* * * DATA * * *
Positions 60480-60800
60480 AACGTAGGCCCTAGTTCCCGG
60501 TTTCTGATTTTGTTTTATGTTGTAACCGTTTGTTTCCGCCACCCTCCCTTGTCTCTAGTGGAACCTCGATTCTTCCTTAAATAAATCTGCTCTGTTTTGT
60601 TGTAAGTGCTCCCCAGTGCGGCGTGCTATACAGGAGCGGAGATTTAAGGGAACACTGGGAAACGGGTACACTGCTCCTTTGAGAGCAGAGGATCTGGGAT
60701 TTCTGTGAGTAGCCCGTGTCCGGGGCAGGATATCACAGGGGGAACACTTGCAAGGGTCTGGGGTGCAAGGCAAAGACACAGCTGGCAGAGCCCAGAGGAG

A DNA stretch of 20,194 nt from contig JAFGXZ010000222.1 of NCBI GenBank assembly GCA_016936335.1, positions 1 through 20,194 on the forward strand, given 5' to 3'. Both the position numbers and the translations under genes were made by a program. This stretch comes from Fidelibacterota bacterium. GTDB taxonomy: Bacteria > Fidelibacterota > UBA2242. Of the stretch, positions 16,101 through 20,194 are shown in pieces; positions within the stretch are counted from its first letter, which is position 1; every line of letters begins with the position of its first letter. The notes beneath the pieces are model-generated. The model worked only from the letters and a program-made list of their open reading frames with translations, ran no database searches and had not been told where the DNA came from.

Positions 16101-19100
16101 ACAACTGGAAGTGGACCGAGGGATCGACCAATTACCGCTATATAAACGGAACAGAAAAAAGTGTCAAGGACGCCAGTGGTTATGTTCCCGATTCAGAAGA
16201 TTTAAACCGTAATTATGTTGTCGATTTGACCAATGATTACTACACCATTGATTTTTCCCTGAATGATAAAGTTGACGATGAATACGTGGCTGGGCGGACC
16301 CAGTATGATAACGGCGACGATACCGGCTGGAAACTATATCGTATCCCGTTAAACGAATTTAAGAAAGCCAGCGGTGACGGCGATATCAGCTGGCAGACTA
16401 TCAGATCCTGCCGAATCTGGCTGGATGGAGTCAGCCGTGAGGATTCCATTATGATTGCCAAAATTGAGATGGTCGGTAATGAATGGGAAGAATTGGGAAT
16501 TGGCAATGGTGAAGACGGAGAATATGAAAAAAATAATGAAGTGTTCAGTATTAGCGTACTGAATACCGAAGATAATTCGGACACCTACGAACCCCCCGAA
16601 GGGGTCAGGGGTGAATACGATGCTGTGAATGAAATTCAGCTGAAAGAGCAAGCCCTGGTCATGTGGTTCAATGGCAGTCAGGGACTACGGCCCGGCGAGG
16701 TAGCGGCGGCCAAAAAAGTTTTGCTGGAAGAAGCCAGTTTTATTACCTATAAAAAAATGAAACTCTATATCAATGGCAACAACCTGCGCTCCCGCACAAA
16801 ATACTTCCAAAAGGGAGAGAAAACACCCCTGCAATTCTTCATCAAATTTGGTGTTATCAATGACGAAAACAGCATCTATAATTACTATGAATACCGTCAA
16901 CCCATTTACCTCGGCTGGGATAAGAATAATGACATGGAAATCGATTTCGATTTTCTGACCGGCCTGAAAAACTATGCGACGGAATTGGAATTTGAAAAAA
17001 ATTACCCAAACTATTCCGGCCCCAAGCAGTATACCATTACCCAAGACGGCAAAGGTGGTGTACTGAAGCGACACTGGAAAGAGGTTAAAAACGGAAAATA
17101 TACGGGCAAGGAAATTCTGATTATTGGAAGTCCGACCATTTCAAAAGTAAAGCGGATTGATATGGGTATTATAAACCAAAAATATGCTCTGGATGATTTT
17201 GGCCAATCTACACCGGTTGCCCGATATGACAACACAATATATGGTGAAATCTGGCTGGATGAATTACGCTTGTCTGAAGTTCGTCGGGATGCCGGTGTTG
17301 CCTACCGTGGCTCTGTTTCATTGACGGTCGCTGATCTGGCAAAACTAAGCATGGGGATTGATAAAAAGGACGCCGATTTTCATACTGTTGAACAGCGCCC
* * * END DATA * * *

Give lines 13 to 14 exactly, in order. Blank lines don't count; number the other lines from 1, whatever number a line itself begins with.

16601 GGGGTCAGGGGTGAATACGATGCTGTGAATGAAATTCAGCTGAAAGAGCAAGCCCTGGTCATGTGGTTCAATGGCAGTCAGGGACTACGGCCCGGCGAGG
16701 TAGCGGCGGCCAAAAAAGTTTTGCTGGAAGAAGCCAGTTTTATTACCTATAAAAAAATGAAACTCTATATCAATGGCAACAACCTGCGCTCCCGCACAAA